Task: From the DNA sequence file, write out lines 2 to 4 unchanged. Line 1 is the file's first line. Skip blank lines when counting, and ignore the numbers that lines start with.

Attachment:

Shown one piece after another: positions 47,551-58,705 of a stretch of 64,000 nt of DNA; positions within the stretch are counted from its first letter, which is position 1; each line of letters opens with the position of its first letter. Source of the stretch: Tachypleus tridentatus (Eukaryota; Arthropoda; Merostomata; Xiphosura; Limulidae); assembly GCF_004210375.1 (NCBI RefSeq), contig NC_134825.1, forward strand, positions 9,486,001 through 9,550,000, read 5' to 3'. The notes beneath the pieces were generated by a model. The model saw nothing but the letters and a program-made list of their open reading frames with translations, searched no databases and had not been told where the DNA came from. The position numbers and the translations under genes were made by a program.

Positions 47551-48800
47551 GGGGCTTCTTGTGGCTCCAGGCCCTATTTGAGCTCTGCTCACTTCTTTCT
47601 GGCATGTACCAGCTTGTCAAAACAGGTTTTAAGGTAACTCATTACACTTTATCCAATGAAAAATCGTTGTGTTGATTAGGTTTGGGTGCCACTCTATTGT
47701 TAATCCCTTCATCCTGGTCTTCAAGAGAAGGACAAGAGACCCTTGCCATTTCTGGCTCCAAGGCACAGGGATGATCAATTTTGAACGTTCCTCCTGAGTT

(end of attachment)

Positions 47551-48800
47551 GGGGCTTCTTGTGGCTCCAGGCCCTATTTGAGCTCTGCTCACTTCTTTCT
47601 GGCATGTACCAGCTTGTCAAAACAGGTTTTAAGGTAACTCATTACACTTTATCCAATGAAAAATCGTTGTGTTGATTAGGTTTGGGTGCCACTCTATTGT